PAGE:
To put the staff reduction in context, approximately 4,800 personnel serve as missionaries and 450 as staff. The “600” number represents the change IMB leadership has known the organization needs to make to reduce missionaries from 4,800 to 4,200. That number was described as most likely a minimum, with the larger “800” number representing a more realistic picture of the reduction of missionaries and staff necessary to put IMB in a responsible and sustainable financial position.
IMB media spokesperson Julie McGowan told Baptist state paper editors that IMB leaders will share final numbers at the end of February. Platt will field questions from the group during their annual meeting being held Feb. 15-18.
Budgeting on offering goal rather than receipts
The agency had a standing policy of frequently increasing its Lottie Moon Christmas Offering and budgeting the entire amount, even though it regularly failed to reach the goal by at least $20 million. Over six years that brought its deficit to $210 million and severely depleted its cash reserves.
To bring expenses more in line with reality, the agency has taken the unusual step of reducing its 2016 offering goal from $175 million to $155 million – the amount of the annual shortfall.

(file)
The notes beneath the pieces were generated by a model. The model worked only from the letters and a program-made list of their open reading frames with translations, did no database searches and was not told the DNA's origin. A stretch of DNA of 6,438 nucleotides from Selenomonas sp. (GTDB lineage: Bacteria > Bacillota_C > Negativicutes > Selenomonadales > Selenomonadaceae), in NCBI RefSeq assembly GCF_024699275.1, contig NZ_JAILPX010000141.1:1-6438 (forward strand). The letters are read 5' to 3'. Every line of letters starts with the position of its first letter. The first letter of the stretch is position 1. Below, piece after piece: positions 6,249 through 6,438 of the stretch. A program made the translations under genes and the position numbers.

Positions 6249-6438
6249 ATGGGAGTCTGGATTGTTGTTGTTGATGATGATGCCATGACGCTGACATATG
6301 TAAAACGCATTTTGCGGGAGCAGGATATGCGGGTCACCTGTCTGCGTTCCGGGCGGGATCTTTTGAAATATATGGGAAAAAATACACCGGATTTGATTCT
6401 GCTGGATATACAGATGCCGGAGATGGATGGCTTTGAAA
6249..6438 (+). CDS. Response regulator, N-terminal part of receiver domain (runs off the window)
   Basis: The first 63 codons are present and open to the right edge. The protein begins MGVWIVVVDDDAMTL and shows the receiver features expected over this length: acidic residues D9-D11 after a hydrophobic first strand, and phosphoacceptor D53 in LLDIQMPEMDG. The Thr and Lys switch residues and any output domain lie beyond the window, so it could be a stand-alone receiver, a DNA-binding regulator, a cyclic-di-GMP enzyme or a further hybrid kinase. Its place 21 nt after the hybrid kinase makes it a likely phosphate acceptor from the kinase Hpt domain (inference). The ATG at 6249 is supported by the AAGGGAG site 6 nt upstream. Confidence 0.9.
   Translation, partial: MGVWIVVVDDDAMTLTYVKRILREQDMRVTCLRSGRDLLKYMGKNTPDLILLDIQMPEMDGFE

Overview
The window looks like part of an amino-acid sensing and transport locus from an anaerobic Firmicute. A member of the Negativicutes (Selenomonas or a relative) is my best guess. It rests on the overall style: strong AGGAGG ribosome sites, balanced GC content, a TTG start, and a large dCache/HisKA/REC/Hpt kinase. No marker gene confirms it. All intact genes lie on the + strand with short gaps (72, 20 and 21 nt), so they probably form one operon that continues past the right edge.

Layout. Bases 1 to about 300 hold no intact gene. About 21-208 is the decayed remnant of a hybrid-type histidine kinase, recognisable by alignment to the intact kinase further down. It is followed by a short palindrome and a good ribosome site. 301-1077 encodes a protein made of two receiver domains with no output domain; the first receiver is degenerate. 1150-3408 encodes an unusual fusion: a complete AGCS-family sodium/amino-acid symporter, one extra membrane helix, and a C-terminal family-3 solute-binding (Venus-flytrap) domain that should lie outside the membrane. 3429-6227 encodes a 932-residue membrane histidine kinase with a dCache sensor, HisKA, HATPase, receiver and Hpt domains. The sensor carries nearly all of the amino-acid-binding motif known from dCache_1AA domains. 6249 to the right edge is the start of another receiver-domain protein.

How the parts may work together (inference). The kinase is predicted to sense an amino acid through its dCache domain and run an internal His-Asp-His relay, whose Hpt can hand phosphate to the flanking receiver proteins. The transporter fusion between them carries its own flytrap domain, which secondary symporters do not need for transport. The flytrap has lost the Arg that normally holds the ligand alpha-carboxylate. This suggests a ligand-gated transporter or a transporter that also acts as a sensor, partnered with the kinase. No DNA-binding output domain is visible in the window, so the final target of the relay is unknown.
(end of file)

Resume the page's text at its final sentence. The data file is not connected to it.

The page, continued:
The HRO is being designed to further lower overhead and allow staff to pursue other employment opportunities.
In a statement to trustees at noon today, the agency explained the second stage of its “reset” as first introduced by Platt last year. The document, portions of which were obtained by The Index as a public statement, stated:
“Over the past several months we (a trustee committee overseeing the realignment) have been conducting an evaluation of all positions within the Mobilization Group to ensure that all the positions that we have within Mobilization are the right positions in light of our operational needs going forward.
Work going to overseas teams, churches, outside vendors